This weekend is the conference championships for college football and for some of the teams, a chance at making the playoffs. As it is for all sports, only so many teams can make the playoffs. But for football, is four teams in the playoffs enough? The argument for only four teams is that only the best of the best should be able to challenge for the College Football Championship. Since 2014 the only teams that have made the playoffs have been from the Power Five conferences. These five consist of the ACC, Big Ten, Big 12, Pac 12 and SEC. Expanding the format from four to eight will add four extra teams that have been on the cusp in the past to be given an opportunity. Here’s why the committee should make the change.
Make The Playoffs Eight Teams
Eight teams. One from each of the Power Five conferences and three wildcards. This way teams like UCF have a chance to prove that they belong. UCF hasn’t lost since 2016 and has a chance this weekend to win their second straight Conference Championship. The committee and analysts believe that UCF does not deserve an appearance due to strength of schedule. But it’s not UCF’s fault that there is not much competition in the AAC. Last year when given a chance, they defeated No. 10 Auburn in the Peach Bowl. This win was even more impressive due to the fact that Auburn was the only team that beat Alabama last season. UCF declared themselves champions and threw a parade despite Alabama having the official title. UCF is almost guaranteed to miss the playoffs due to the committee, but if they win their last two games, expect another parade.
Adding three wildcards can be the answer for non-Power five teams. In no way should the playoffs be the number 1-8 teams on the polls. Last season UCF was number 12 at he time the committee chose who went to the playoffs. They didn’t become number seven until they won their bowl game. By then it was to late. At the same time, a wildcard should not be held for a non-power five teams.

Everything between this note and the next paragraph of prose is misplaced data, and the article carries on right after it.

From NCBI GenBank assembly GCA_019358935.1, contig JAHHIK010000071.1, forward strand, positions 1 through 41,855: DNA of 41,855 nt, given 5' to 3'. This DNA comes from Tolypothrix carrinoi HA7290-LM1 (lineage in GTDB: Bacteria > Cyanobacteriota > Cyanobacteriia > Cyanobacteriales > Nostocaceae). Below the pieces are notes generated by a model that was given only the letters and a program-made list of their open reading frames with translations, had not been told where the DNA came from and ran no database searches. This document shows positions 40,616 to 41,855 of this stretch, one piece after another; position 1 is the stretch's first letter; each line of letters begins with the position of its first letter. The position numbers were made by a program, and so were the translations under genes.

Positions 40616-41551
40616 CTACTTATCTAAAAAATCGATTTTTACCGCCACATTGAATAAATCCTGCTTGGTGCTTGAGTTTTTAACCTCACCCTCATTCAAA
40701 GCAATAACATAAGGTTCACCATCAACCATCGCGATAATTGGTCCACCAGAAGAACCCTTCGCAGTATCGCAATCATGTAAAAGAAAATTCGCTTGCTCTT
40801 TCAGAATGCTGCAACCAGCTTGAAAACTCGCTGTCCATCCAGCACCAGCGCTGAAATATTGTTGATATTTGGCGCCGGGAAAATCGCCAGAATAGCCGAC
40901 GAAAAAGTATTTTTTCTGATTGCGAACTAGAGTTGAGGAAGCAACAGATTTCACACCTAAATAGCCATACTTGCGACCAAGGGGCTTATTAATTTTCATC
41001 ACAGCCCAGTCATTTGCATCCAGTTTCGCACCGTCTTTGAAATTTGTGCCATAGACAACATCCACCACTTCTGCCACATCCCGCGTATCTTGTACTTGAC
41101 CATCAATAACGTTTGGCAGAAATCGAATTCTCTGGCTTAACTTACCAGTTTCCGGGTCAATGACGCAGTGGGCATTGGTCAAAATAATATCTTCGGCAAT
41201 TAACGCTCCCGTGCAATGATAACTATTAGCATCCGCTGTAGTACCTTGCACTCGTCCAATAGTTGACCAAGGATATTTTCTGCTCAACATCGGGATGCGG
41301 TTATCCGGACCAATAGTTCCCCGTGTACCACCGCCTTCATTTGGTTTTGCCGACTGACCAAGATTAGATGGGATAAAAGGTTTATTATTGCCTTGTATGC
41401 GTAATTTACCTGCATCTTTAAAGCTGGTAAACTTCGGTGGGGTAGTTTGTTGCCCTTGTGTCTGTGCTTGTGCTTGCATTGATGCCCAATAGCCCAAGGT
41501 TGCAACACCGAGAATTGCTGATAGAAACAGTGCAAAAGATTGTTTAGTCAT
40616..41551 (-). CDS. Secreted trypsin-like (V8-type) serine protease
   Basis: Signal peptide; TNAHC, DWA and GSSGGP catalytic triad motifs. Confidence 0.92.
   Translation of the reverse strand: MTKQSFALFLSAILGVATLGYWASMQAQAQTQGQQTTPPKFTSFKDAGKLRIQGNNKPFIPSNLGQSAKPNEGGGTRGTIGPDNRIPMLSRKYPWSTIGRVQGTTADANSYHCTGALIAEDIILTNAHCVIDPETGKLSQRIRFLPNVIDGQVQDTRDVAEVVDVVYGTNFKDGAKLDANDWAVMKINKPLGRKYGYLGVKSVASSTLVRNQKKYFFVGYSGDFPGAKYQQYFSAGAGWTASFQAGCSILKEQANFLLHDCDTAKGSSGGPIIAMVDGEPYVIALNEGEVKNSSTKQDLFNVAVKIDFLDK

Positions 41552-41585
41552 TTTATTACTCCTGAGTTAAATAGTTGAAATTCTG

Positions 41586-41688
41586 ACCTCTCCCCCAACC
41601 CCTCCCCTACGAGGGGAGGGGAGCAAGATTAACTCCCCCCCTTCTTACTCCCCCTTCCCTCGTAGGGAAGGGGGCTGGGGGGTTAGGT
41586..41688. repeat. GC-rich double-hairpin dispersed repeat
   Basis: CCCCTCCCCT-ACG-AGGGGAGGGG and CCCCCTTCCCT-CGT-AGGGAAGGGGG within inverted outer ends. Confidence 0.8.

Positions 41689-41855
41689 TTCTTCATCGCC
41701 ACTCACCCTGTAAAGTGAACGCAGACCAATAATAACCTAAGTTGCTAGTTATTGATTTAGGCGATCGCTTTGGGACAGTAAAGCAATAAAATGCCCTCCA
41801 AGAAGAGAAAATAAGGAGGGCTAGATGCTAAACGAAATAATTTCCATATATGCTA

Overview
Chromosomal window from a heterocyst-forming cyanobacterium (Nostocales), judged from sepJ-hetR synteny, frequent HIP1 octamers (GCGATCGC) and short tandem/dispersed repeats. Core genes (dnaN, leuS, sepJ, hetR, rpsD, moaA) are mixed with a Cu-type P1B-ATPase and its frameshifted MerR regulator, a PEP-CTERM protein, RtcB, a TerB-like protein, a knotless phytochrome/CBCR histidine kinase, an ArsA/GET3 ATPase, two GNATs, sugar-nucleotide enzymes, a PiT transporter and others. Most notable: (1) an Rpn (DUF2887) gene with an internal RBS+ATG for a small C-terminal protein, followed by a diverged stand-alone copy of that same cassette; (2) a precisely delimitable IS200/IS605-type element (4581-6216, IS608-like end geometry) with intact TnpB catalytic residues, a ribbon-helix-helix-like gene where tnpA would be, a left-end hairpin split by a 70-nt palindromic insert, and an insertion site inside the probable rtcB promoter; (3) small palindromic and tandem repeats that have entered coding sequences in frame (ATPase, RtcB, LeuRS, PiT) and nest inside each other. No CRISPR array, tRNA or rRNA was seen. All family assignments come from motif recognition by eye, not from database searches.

To find the perfect blend, the committee would look at what every team has done. While that is the method they use now, in an expanded field the committee should be more lenient to teams such as UCF. Going undefeated last year in the AAC is not that impressive to some. But looking at how UCF dismantled the teams in their conference last season should be enough to make the playoffs in a field of eight. If a team is in a similar situation as UCF in the future, this new playoff format would benefit them.
It also prevents what happened last year to Ohio State. They won the Big 10 but the selection committee chose Alabama over them. As many remember, Alabama went on to win the Championship. It came down to the fact Alabama’s only loss was by 12 points to a ranked opponent. Ohio State, on the other hand, lost to Oklahoma and Iowa. The Oklahoma loss was acceptable, but the Iowa game was embarrassing. Un-ranked Iowa defeated Ohio State by 31 points. Despite the two losses they were still the Big Ten champion and one of the best teams in the league.
A similar situation is unfolding this year. Oklahoma and Ohio State are both vying for a spot, as is Georgia and Notre Dame. The Fighting Irish are almost guaranteed a spot despite not having a strong strength of schedule. Georgia faces off against Alabama in the SEC Championship and will be an automatic lock if they pull off the upset. That makes things interesting. What happens if Ohio State and Oklahoma win the Big 10 and Big 12 respectively. Does the committee choose a one-loss Alabama team for the second year in a row over two Power five conference winners? Enlarging the field will eliminate this dilemma that has become a reoccurring nuisance, to say the least.
Changing the playoff format would allow for teams to not have to go through what Ohio State did. The new format would make sure that the best team from each of the Power Five conferences receive a bid. Then three wildcards would allow for a non-Power Five team a chance to compete with the best as well as a deserving runner-up. If the playoffs were expanded, we will be able to tell if UCF and teams like them, deserve their claims of being National Champions.
Featured Image From Pentagram.com.
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